NCPA - National Center for Policy Analysis


August 31, 2004

The U.S. Environmental Protection Agency's test for mileage hasn't changed since 1974. Consequently, the tests likely overstate the actual mileage, note observers.

The EPA's "current" mileage tests assume:

  • No one drives more than 60 miles per hour when many states have set the limit at 65 or higher since 1995
  • The no one uses air conditioning, which can cut mileage by as much as 21 percent.
  • U.S roads are not any more congested than the 11-mile, 31-minute city-mileage test of 1974, when today there is much more stop-and-go driving.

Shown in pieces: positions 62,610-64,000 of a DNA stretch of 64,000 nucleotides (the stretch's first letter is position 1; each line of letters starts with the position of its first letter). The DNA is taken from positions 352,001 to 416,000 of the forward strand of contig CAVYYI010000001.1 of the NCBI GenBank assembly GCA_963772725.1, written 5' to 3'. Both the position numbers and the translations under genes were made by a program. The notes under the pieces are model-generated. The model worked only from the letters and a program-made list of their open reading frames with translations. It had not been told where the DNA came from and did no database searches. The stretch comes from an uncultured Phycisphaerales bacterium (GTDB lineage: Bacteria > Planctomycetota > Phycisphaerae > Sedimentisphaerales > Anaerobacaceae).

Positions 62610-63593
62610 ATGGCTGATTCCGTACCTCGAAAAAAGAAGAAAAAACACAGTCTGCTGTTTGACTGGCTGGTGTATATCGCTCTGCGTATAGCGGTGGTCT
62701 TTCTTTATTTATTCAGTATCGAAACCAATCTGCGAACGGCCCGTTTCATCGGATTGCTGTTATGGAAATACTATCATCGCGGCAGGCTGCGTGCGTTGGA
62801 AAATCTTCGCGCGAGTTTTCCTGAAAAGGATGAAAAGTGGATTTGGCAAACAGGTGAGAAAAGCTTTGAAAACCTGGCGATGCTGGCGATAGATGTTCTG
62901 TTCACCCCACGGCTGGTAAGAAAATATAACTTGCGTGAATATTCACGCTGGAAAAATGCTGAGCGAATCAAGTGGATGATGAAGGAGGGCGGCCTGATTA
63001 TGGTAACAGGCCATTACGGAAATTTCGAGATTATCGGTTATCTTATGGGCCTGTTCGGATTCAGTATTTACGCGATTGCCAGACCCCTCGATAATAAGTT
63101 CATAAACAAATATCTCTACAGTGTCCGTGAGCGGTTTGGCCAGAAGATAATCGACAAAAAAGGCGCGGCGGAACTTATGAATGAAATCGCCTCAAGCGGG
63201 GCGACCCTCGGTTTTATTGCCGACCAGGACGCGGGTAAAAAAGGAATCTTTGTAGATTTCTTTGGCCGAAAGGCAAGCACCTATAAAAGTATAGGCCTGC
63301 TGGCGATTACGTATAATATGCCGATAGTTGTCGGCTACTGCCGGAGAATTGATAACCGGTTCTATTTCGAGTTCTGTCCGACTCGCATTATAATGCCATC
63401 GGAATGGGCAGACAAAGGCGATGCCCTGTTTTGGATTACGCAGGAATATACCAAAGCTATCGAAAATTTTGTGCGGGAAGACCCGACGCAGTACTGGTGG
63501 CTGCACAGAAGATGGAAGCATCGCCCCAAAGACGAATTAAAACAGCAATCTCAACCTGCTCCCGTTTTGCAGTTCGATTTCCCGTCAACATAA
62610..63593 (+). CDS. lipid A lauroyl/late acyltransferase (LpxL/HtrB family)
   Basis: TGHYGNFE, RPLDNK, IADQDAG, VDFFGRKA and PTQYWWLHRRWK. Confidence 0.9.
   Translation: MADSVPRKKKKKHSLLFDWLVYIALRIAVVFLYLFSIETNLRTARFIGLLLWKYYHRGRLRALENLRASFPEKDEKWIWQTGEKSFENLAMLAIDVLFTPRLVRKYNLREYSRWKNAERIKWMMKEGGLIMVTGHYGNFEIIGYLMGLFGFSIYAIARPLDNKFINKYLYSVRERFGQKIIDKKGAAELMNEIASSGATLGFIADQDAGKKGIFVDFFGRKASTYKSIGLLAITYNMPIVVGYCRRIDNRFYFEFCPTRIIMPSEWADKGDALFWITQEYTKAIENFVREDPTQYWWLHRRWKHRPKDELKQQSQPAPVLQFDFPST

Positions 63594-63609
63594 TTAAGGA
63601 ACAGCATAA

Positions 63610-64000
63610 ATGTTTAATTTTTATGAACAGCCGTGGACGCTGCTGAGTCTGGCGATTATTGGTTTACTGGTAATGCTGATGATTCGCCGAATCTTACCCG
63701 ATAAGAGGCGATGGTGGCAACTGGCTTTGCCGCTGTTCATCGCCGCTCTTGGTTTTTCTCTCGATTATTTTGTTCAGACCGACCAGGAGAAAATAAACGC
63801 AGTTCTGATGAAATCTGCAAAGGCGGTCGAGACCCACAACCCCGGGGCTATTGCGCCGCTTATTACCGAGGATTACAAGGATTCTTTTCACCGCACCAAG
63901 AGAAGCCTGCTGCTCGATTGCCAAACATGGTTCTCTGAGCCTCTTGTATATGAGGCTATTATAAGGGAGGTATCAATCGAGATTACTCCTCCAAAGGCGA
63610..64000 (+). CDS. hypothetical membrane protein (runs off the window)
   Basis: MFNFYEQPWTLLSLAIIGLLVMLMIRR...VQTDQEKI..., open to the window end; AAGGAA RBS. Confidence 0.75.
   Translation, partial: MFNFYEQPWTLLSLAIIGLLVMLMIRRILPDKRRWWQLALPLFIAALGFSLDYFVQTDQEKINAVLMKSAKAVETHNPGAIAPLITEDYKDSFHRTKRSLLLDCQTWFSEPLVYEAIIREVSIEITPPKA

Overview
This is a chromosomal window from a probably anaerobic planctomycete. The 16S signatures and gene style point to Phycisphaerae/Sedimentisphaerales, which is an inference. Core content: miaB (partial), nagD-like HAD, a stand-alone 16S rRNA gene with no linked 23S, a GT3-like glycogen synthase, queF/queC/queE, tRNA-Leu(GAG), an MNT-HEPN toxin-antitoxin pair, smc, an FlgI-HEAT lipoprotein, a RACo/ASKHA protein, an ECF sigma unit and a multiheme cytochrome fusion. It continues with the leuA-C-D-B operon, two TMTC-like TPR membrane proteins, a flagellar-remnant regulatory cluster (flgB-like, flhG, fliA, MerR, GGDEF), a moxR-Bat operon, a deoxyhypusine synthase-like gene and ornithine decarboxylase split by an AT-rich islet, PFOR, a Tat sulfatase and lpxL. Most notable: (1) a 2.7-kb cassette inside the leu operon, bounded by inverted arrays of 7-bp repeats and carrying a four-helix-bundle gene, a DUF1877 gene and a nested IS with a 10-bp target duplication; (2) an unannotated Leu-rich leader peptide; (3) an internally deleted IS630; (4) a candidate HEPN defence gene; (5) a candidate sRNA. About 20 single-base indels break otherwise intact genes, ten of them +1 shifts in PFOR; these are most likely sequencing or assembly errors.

According to the Union of Concerned Scientists, U.S. Energy Department data show that U.S. drivers average 10 percent worse mileage than the EPA numbers indicate. Consumers deserve to know just how painful it will be every time they go to the pump, observers say, especially when world oil prices are nearing a record $50 a barrel.

Source: Editorial, "Outdated Car-Mileage Tests Steer Buyers Off Course," USA Today, August 20, 2004.


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